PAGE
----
Isobel Redmond Talks About Mental Health

Isobel Redmond Talks About Mental Health

South Australia Opposition Leader Isobel Redmond

Let’s Talk About Mental Health

Victor P Taffa

Yesterday marked the beginning of Mental Health Week in Australia, an annual event aiming to raise awareness of mental health issues and reduce the stigma and discrimination attached to mental illnesses.

For many years, mental health was a taboo subject in society. But considering that one in five people will suffer from a mental health illness in Australia in the next 12 months, it is important that mental health awareness, and an open discussion about it, continues.

 

 

 

So let’s talk about mental health.

Last month, we observed R U Ok? Day a national day of action to prevent suicide by encouraging Australians to ask their colleagues, friends and family members ‘Are you ok?’

Suicide is the leading cause of death for women aged 15 to 34 and for men aged 15-44 in Australia. In fact, more people die from suicide (2,130 in 2009) than from car accidents (1,479 in 2009) and skin cancer (1,837 in 2009).

Earlier this year, Liberal Member of the Legislative Council, the Hon. John Dawkins, introduced a motion in the South Australian Parliament calling on the Government to embrace a greater role for community based organisations in preventing suicide, such as the Community Response to Eliminating Suicide (CORES) program.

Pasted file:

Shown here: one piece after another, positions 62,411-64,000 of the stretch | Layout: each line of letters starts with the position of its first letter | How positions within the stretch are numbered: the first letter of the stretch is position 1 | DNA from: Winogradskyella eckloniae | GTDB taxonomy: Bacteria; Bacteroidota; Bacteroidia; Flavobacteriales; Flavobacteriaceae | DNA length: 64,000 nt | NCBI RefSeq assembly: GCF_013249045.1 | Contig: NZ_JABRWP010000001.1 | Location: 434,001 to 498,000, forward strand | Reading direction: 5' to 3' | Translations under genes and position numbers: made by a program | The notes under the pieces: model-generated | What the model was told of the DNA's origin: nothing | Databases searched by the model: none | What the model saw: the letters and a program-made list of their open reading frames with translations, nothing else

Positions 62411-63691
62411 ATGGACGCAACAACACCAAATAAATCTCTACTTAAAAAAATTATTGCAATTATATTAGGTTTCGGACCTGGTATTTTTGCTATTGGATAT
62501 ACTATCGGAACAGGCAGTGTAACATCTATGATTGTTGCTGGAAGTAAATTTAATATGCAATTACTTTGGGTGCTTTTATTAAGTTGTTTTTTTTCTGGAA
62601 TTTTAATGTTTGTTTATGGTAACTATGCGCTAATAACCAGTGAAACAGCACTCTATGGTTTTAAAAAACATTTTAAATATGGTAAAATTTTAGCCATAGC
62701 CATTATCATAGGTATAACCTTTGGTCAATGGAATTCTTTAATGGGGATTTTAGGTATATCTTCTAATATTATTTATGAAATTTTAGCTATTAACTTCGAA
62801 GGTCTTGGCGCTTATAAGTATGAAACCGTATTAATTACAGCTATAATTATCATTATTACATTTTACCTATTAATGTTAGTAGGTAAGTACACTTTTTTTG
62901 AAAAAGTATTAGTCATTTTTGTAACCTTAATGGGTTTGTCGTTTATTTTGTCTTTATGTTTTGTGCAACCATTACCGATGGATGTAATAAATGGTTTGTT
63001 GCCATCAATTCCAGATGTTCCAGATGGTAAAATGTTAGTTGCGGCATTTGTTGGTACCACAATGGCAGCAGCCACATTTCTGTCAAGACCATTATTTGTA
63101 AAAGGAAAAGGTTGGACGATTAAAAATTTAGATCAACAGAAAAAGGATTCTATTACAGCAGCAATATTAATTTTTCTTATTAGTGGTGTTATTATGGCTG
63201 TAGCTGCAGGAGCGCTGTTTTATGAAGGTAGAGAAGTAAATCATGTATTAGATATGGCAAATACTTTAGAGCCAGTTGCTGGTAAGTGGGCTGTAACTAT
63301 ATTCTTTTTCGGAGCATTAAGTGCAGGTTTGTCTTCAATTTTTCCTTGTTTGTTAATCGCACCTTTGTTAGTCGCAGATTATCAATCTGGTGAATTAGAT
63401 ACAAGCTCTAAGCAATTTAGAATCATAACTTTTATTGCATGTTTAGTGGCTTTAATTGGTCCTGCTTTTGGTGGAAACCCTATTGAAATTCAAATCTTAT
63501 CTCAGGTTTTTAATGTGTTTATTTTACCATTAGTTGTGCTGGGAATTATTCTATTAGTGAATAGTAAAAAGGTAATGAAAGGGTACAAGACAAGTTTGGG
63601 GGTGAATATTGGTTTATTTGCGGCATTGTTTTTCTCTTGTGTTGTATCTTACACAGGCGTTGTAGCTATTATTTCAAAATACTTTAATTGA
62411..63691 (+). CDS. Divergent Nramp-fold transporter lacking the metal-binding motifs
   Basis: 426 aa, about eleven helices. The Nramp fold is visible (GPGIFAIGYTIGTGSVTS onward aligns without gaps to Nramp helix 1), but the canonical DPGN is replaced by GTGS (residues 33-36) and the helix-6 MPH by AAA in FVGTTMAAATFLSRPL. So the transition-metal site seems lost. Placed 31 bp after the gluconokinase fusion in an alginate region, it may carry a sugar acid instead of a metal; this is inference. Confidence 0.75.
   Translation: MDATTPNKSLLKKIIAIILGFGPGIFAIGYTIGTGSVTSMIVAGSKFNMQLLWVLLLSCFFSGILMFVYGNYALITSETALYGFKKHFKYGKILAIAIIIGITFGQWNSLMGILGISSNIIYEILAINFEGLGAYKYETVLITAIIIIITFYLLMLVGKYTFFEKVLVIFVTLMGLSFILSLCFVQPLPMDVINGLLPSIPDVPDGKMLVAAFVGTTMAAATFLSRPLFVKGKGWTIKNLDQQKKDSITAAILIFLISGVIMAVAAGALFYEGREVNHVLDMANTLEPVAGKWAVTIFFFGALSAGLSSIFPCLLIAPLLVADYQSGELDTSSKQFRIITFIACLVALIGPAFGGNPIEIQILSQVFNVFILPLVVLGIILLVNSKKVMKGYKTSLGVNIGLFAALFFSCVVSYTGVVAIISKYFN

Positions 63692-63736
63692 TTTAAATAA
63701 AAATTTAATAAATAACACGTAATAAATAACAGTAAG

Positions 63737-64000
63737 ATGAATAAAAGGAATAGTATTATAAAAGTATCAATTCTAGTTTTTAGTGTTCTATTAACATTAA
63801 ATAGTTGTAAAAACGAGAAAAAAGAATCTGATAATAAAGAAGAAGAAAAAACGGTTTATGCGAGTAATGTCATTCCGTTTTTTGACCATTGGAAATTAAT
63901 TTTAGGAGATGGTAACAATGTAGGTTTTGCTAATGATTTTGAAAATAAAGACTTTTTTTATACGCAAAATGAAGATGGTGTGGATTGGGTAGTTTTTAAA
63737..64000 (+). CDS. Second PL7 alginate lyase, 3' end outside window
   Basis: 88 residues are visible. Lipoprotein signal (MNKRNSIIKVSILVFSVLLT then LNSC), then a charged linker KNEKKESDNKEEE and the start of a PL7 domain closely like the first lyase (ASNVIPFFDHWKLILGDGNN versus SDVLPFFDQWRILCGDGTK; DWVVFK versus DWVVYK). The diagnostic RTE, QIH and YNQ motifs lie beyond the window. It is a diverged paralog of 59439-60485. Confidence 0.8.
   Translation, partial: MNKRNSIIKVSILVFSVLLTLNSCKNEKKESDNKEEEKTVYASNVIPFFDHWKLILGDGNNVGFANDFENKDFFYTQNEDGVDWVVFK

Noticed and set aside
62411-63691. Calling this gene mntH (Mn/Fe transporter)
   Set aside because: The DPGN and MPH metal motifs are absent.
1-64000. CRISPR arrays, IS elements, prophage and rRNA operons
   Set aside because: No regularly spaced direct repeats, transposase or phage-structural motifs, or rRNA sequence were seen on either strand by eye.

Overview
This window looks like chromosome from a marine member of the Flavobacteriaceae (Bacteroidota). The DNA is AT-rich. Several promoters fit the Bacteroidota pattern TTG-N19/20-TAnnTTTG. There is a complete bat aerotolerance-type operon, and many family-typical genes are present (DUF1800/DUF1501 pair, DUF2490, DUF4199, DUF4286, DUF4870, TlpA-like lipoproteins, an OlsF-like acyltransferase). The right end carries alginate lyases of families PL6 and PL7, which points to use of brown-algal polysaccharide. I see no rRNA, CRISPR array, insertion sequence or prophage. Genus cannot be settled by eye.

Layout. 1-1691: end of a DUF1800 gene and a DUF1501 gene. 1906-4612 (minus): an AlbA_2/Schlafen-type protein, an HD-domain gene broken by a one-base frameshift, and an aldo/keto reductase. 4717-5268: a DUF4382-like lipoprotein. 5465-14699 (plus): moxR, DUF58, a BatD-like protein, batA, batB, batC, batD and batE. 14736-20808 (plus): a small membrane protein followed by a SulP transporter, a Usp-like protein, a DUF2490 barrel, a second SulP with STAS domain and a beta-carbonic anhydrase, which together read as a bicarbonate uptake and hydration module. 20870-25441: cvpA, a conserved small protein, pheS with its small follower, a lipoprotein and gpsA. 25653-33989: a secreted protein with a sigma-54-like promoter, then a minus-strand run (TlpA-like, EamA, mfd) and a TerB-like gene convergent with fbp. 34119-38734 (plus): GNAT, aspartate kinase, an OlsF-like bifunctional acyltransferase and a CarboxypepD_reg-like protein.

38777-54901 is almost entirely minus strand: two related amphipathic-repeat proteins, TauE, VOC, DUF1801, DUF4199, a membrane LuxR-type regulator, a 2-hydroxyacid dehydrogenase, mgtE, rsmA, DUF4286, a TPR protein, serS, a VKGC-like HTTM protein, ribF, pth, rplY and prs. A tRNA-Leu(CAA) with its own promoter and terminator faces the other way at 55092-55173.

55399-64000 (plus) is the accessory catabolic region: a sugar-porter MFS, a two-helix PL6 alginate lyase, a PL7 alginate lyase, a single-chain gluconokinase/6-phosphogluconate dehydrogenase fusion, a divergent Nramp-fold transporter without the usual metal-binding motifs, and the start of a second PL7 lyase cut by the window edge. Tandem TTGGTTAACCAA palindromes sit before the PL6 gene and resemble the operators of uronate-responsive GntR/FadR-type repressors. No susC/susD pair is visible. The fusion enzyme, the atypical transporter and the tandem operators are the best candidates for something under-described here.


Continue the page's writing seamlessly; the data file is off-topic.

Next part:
CORES are a community-based programme which educates local community members on how to intervene when they believe someone is suicidal. This programme is particularly useful in rural communities, where suicide and self-harm continue to be major health issues.

In regional Australia, suicide rates for young males are nearly twice those of males living in capital cities. Suicides in regional areas also have a substantial impact on close-knit communities.

In Strathalbyn, a mental health forum was held earlier this year to enable locals to have an open discussion of mental illness after a spate of suicides in the area.

It is imperative that we provide people with mental health issues in both metropolitan and regional areas with the support and the services that they need. However, it is just as important that an open discussion of mental health issues remains prominent in our community.

World Mental Health Week takes place between 9 and 15 October this year.